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why is the drinking age 21

Why Is the Drinking Age 21?

In the government’s eyes, Americans reach adulthood at age 18, which is when they can register to vote, join the military, sign contracts, buy property and start establishing a credit history, among other privileges. Still, people must wait until they are 21 to legally buy and drink alcohol. Have you ever wondered why the drinking age is 21? You might know that hasn’t always been the case. 

The History of the Drinking Age

The national minimum drinking age was 21 when Prohibition ended in the 1930s. However, in 1971, the federal government lowered the voting age to 18, causing many states to legalize drinking for 18-year-olds as well. The rationale behind this decision was that if 18-year-olds could get drafted into the Vietnam War, they were also old enough to drink. 

After states decreased the drinking age, people started noticing a distressing trend of increased car accidents involving younger people. As a result, a grassroots effort emerged to push for reestablishing 21 as the legal drinking age. In 1984, the National Minimum Drinking Age Act passed, which stated federal highway funds would be inaccessible to states that failed to set the minimum legal drinking age back at 21. By 1988, all 50 states had adopted the age minimum, resulting in a 16% decline in annual traffic fatalities.

According to CDC data, younger people started drinking less when the national drinking age increased to 21. Alcohol abuse, suicide and homicide rates also declined, while school attendance improved. Despite this, the CDC still considers underaged drinking a public health problem.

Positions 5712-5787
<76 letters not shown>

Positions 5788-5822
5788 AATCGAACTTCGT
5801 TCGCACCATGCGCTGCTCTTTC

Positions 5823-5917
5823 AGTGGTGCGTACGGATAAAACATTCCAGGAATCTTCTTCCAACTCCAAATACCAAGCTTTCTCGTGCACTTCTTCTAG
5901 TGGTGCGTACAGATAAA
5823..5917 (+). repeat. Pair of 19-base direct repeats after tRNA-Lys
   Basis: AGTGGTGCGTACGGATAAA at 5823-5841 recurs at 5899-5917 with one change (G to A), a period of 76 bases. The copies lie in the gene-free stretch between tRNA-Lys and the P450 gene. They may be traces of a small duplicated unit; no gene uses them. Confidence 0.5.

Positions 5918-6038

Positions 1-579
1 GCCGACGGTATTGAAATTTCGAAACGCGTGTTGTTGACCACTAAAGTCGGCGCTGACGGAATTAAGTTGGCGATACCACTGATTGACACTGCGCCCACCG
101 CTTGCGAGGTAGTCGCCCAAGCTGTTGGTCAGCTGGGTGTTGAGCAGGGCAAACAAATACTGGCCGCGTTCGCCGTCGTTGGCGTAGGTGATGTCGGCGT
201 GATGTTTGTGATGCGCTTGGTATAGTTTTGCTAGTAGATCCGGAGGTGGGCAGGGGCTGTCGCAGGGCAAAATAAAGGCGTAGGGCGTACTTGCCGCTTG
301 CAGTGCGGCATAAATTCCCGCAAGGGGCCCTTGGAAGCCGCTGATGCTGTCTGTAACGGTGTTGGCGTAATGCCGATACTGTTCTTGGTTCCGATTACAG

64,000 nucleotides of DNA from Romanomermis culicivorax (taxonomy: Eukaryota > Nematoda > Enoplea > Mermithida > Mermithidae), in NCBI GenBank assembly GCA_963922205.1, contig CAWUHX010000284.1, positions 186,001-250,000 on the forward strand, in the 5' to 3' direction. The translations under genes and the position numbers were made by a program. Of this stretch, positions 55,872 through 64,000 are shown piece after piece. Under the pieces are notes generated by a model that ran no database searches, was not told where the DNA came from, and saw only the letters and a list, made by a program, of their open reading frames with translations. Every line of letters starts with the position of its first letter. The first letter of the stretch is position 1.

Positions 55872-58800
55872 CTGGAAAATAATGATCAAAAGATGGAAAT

What Are the Consequences of Drinking When Young?

Though 21 is one of the world’s highest minimum drinking ages, some people have advocated for raising it even further, since emerging science about brain development suggests that people’s brains don’t reach full maturity until around age 25. Specifically, the prefrontal cortex, which governs rational decision-making, is still underdeveloped in 21-year-olds. As a result, younger people are more likely to make impulsive choices based on strong emotions instead of taking time to think things through. 

Under the influence of alcohol, young people might make reckless decisions like driving drunk or having unprotected sex. Alcohol is a leading contributor to deaths from injuries, and can also cause alcohol poisoning, which is a severe health problem. 

Exposing the brain to alcohol before it has fully finished developing leads to long-term damage to the brain’s memory and learning functions. Young adults who binge drink are putting themselves at risk of cognitive impairment that can follow them for the rest of their lives. They are also more likely to develop an alcohol use disorder and experience mental health problems.  

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